Over the last decade I have had to make peace with the unavoidable reality that I am an optimist. This was more challenging than you might think. Growing up, my two literary heroes were T. S. Elliot and Ernest Hemingway. When Prufrock asked, “Do I dare disturb the universe? In a minute there are times for decisions and revisions that a minute will reverse,” I felt he was speaking for me; and when Fredric Henry walks back to his hotel “in the rain,” after his beloved Catherine dies delivering their stillborn child, I thought I had read one of the greatest endings in literature.
But I was a young man then, and I was deeply moved by anyone capable of peeling back the layer of everyday life to unearth the roots of our collective despair. Despair, after all, seemed to me to be everywhere; despair was the hobgoblin beneath every bed, the villain lurking in every shadowy street corner. If we reveal the beast, perhaps then we might slay him. This, I believed, was the writer’s job, his (my) highest calling. Anything else was avoiding the truth, capitulating to the silent denial that was otherwise all around me.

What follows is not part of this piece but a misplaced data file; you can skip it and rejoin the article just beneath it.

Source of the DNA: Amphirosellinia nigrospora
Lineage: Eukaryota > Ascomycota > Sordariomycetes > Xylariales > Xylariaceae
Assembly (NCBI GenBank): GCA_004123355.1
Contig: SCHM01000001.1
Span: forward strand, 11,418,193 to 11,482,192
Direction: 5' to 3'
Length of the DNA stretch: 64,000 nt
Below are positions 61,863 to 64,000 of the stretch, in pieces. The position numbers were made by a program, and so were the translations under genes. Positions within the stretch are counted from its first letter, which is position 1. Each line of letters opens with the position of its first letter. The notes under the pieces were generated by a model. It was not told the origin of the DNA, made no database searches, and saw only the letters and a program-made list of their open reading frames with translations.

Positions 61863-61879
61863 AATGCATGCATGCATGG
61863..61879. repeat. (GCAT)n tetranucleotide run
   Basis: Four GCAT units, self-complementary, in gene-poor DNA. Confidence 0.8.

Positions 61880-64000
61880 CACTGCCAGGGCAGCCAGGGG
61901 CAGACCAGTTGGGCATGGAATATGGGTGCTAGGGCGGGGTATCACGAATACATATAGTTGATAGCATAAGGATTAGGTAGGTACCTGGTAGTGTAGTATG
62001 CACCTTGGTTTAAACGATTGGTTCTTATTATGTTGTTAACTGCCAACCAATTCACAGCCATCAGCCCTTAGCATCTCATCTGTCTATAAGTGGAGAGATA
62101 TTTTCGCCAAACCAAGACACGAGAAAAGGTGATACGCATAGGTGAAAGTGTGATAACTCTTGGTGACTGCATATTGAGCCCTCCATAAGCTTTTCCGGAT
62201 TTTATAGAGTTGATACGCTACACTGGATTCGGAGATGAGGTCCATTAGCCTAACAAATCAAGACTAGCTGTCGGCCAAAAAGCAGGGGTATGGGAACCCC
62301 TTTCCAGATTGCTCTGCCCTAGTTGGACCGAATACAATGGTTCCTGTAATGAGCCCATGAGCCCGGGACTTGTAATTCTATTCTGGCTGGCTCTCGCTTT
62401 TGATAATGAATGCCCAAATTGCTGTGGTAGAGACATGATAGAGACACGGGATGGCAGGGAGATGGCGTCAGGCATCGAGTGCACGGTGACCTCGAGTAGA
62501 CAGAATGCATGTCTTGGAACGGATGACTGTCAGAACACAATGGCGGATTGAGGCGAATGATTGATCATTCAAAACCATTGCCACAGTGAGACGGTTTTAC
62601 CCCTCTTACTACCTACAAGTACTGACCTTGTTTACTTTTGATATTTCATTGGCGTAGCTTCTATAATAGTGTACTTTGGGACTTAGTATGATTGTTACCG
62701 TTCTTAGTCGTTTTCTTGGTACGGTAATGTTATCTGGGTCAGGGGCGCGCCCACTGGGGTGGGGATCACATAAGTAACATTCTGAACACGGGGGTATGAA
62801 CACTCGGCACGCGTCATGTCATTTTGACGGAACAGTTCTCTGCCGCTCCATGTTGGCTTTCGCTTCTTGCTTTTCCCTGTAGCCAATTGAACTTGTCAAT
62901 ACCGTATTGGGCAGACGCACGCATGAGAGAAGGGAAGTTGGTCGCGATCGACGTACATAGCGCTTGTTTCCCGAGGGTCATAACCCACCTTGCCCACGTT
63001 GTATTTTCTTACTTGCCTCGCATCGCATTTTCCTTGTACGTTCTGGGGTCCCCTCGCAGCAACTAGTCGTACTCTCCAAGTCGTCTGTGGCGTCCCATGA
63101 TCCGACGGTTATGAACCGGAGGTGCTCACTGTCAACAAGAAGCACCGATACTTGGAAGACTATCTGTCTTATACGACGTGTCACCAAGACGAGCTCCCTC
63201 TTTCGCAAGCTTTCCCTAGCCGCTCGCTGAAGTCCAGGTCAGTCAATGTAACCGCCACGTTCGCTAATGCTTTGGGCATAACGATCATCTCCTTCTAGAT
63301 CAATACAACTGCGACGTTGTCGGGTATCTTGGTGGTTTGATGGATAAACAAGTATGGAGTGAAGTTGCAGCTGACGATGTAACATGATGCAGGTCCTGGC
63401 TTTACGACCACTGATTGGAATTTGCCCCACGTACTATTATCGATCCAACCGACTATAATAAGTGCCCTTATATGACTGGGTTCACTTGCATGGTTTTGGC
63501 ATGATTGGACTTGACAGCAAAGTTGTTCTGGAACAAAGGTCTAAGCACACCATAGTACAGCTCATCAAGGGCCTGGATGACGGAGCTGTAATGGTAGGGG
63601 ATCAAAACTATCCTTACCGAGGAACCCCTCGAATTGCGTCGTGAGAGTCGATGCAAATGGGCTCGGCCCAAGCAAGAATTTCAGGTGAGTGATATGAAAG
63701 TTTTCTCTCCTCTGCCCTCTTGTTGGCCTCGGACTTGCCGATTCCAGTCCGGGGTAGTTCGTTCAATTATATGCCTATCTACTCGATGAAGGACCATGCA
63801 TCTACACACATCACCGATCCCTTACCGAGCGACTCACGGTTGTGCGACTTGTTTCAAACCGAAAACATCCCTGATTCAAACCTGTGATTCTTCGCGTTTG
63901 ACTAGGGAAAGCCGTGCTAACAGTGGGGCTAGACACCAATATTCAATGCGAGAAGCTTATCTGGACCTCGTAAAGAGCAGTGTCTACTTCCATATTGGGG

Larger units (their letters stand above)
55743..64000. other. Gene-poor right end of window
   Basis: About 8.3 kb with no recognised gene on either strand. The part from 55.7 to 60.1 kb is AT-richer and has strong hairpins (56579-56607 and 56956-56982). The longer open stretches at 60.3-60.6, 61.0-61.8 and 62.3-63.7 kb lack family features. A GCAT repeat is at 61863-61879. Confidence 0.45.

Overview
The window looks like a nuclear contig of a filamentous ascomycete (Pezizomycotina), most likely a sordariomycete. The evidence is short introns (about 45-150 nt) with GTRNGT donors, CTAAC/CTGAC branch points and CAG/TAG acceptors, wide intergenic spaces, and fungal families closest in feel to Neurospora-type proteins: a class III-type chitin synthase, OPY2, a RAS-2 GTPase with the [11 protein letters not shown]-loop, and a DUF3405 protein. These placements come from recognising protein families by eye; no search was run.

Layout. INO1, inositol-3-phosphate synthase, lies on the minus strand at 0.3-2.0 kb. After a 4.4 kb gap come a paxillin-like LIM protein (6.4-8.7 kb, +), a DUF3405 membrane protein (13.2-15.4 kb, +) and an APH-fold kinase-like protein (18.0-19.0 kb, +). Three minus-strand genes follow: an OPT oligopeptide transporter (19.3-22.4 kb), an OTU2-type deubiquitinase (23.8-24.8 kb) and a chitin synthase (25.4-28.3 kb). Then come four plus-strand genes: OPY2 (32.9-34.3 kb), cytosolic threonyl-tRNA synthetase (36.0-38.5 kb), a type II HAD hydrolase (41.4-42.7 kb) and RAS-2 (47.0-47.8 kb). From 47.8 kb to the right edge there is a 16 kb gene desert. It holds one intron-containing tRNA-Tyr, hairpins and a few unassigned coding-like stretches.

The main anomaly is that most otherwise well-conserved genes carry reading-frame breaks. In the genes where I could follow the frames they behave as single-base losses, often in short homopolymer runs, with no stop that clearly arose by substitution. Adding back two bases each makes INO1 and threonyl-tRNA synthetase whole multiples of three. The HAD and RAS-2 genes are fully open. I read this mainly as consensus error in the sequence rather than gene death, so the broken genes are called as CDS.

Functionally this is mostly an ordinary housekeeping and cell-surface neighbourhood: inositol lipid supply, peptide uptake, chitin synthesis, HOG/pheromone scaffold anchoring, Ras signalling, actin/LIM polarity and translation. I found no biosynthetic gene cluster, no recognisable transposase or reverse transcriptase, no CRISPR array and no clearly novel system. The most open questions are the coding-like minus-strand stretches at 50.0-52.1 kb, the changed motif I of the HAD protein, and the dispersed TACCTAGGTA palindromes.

Yet the silent truth turned out to be more generous than I had at first understood. When I was a freshman in college, we studied The Waste Land. Of all the poems in Western Literature’s cannon, none cries out for teaching more than The Waste Land. In a way, it is a literature professor’s dream, so packed as it is with references and clues as to make it virtually opaque to the unschooled reader.
I was captivated. As the professor walked us through Dante and the quest for the grail, I felt as if life itself were being shown to me. That life was a wasteland did not bother me at all. In fact, weeks later the subject of the poem came up during a history class. I felt compelled to say of The Waste Land, “It’s strangely uplifting.”
The professor looked at me blankly and asked, “Why?”
I couldn’t answer. The full reply was too large for my eighteen year-old heart, yet it was this: If we are despairing, there must be something worth despairing over. What all the rats and bones literature was really pointing me toward – whether the writers intended it or not – was that which they seemed to have lost. I was strangely uplifted because I understood I had a job to do. It was an important job, and that’s all I wanted from life.
I became an optimist the day I found what I was looking for, exactly where I had left it, years before.
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